News from the Tennessee Valley Columnists
SUNDAY, MAY 22, 2005

Steve Stewart

Ex-president gets laughs at Hyundai

In Montgomery for the Hyundai grand opening Friday, former President Bush got the crowd of 4,000 laughing with tales from his presidency. Then as he prepared to leave the lectern, the former chief executive opened his jacket to reveal a full-color American flag lining.

He again caught the audience's attention as about 40 dignitaries from the United States and Korea lined up onstage to cut the traditional grand-opening ribbon.

Hyundai spokesman Kerry Christopher gave careful instructions on how the group should cut on the count of five. Several young women held the ribbon in a sharp, straight line for the cutting crew. The spokesman began the count: "one, two ...," and then the elder Bush cut the ribbon. Two large strips of ribbon went down, instead of 40 fluttering sections of color.

Water moccasins

Proving the ivory-billed woodpecker was not extinct required more than persistence for former Decatur resident Bobby Harrison, who now lives in Madison County.

He told Paul Huggins he probably saw a dozen water moccasins each day while he and Tim Gallagher paddled their canoe through Arkansas swamps.

Bobby came across two men from Ohio who had heard of the woodpecker sighting and arrived with all the gear for the wild. But they had hardly hit the water when they saw their first moccasin and turned tail.

Fans far and wide

Monday night on "The Tonight Show with Jay Leno," Jay noted that women in Kuwait were finally getting the right to vote.

He showed film of a Kuwaiti woman at the polls, then zoomed in on what was supposedly her ballot.

She wrote in Bo Bice's name and drew a heart beside it.

At the time, three "American Idol" contestants were in the running, but Jay chose Bo.

No place like home

Bo's grandmother, "Granny Madge" Schofield of Somerville, traveled to Hollywood a couple of weeks ago to cheer the singer.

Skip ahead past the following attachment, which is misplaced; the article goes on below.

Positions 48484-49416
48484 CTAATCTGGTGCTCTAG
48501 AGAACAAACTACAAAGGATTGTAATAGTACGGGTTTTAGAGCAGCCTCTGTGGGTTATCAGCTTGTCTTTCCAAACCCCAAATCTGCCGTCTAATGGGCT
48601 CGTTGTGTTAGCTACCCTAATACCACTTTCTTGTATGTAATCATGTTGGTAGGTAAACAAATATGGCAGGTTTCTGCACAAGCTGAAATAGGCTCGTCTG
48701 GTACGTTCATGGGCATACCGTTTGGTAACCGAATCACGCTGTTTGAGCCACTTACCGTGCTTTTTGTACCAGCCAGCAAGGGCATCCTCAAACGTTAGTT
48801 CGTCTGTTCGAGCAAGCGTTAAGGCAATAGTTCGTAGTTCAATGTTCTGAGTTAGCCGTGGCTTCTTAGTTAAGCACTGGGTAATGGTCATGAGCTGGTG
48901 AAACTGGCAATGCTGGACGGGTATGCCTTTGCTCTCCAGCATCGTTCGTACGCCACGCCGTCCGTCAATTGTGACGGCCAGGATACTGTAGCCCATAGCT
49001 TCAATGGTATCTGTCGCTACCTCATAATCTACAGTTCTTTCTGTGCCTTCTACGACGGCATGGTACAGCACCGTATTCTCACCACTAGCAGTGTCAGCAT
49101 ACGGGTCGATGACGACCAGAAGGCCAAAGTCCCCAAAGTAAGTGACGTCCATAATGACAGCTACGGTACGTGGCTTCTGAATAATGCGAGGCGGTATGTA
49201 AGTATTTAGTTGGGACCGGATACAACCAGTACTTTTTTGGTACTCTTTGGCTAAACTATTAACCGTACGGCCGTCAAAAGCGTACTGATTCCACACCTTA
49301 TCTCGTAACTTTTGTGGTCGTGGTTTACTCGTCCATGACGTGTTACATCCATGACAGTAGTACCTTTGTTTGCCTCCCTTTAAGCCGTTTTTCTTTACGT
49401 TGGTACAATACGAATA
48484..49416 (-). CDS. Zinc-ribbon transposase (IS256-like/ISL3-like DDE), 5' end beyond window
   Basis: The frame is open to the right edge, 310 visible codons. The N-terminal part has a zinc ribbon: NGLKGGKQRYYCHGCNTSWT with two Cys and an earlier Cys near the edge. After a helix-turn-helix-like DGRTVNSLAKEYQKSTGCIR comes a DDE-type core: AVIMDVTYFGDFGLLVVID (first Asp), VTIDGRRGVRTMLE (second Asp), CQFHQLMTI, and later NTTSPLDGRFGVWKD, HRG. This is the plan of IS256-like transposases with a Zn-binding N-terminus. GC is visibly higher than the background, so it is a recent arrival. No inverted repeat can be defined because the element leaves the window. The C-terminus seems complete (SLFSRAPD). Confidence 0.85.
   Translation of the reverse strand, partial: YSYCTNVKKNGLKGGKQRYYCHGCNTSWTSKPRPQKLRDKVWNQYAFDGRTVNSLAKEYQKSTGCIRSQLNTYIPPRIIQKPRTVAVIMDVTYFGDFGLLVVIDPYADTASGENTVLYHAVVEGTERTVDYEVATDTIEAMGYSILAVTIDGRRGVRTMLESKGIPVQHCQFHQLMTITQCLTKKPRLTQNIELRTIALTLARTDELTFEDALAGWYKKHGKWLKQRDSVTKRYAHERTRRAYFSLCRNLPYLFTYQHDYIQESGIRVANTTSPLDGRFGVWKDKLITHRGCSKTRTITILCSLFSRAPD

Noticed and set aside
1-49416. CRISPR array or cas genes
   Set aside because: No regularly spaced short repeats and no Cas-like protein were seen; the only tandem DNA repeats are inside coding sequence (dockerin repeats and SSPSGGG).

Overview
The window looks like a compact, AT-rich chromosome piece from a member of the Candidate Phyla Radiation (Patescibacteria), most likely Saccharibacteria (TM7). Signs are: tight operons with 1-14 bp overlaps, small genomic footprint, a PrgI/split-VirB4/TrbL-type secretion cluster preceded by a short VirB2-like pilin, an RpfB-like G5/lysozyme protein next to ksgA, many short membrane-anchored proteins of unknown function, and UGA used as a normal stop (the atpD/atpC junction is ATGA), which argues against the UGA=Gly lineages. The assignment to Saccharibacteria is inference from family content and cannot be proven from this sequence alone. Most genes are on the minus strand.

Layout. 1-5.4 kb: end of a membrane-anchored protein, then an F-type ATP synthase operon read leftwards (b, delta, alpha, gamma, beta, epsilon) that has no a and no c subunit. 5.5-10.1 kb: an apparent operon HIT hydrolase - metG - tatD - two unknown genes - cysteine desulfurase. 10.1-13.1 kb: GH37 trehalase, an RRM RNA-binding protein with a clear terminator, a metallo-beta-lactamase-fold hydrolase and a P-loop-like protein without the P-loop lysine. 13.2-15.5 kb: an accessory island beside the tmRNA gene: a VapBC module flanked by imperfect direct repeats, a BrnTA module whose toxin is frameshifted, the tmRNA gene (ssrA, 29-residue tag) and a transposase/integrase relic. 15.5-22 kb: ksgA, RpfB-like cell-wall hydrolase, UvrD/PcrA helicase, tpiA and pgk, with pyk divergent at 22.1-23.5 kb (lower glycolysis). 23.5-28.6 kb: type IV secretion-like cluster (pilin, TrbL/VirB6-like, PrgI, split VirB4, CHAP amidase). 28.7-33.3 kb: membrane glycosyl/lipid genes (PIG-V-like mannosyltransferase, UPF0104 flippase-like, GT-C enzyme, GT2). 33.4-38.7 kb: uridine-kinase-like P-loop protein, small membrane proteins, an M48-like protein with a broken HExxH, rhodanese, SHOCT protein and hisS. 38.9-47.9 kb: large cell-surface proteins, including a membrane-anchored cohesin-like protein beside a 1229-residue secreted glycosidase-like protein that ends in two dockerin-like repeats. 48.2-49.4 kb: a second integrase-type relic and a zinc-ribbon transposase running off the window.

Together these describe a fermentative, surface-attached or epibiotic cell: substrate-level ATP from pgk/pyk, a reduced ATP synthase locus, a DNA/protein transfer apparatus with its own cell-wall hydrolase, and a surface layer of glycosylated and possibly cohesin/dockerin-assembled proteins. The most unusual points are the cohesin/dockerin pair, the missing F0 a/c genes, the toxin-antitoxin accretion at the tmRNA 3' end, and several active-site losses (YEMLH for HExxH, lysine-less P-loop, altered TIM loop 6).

She told Ronnie Thomas that the best thing about Hollywood "was getting home. I'm no city girl. I felt like kissing the dirt when I reached Alabama soil."

"Granny Madge" conceded, however, that "I liked it for three days. But there's too much traffic for me, too many people for me."

Prime territory

Do all roads lead to Flint? They do if you're District 3 Councilman Gary Hammon or one of his colleagues, whom he routinely harangues about issues in his district and Flint in particular.

The council voted unanimously Monday to allocate up to $25,000 to build walking trails behind Woodmeade Elementary School, cut low limbs and clean out the underbrush — a project Councilman Ronny Russell pursued for more than five years.

"Ronny assured me that the trail will extend to Flint and Burningtree," Gary said, drawing a few laughs.

Send stories for You Don't Say to or call Weekend Editor Steve Stewart at 340-2444. Or write P.O. Box 2213, Decatur, AL 35609. DAILY staff members contribute many of the items you see here.

DAILY Weekend Editor Steve Stewart compiles and edits You Don't Say. If you have an item of community interest, call Steve at 340-2444, e-mail him at, or write to You Don't Say, THE DECATUR DAILY, P.O. Box 2213, Decatur, AL 35609.

Steve Stewart Steve Stewart
DAILY Weekend Editor

Leave feedback
on this or